E. latifrons was named by Lehmann and botanically described and illustrated for the first time in 1837/1838. The species name “latifrons” means “broad leaves” and is an appropriate name as E. latifrons has the broadest leaves in the genus, with the exception of some forms of E. ferox.

The only other species with which E. latifrons could be confused, and to which it is most closely related is E. arenarius. The following guidelines may be used to distinguish between the two:

  • E. latifrons only occurs in the inland Albany and Bathurst districts and its distribution area does not overlap with that of E. arenarius, which occurs only in the coastal Alexandria district.
  • E. latifrons is a tall-growing species with stems up to 3m tall, while E. arenarius stems are only up to 1m tall.
  • The leaves of E. latifrons have a shiny dark-green colour, while those of E. arenarius have a duller-green or bluish-green colour, with a bloom, especially when young.
  • The leaflets of E. latifrons form an interlocking pattern, especially in the top third part of the leaf. The leaflets of E. arenarius are also lobed, but are widely spaced.
  • E. latifrons forms up to 4 cones while E. arenarius bears single cones.
  • The cones of E. latifrons are olive-green or bluish-green in colour, while E. arenarius has light green cones.

Natural hybrids between E. latifrons and E. altensteinii have been reported, although these seem to be very rare. The leaflets of the hybrids overlap markedly like those of E. latifrons but lack the lobes on the leaflets. The leaves show the bright green colour of the E. altensteinii parent.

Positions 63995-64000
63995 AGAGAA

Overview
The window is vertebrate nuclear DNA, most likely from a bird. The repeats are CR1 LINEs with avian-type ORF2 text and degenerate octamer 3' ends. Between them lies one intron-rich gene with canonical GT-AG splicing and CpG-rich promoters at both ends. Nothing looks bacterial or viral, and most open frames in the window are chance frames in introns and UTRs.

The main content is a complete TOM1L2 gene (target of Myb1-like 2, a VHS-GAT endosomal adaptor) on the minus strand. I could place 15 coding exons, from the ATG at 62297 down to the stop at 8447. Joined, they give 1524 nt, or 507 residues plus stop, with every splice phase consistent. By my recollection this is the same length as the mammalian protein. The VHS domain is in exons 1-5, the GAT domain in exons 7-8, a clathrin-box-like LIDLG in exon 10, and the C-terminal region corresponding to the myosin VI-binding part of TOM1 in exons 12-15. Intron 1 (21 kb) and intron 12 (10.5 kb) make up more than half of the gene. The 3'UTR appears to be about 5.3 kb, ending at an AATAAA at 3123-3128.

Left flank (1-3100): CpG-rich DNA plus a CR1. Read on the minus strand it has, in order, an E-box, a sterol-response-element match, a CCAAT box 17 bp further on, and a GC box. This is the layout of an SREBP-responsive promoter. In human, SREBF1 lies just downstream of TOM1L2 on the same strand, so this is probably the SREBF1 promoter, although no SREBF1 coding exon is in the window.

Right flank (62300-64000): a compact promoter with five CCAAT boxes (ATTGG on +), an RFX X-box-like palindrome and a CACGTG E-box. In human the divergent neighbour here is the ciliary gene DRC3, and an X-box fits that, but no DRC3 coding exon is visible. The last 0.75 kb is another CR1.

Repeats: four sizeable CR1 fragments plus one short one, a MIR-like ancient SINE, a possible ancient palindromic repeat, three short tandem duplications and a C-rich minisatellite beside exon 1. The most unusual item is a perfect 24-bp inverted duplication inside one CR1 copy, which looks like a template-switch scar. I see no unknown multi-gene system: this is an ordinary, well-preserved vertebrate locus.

E. latifrons is one of the rarest cycad species, and has probably never been abundant during the past century. The first director of the Kirstenbosch Botanic Garden, Prof. H.H.W. Pearson, wrote in 1916: “This species appears to be on the verge of extinction. It is only known to occur in two localities, in which the plants are now very hard to find.” It is unlikely that reproduction by means of seed has occurred in nature since the above observation was made. Apart from the scarcity of the plants and the scattered nature of their distribution, reproduction must also have been hampered by the fact that female cones are apparently formed infrequently. The small number of E. latifrons specimens which existed when Chamberlain visited them in 1912, have all found their way to collections in South Africa and abroad, despite the fact that the species has been a declared endangered species in the Cape Province for a long time. Not only were plants removed from private farms, but virtually all those protected on land belonging to the Forestry Department, were stolen. This species has become extinct in nature, for all practical purposes.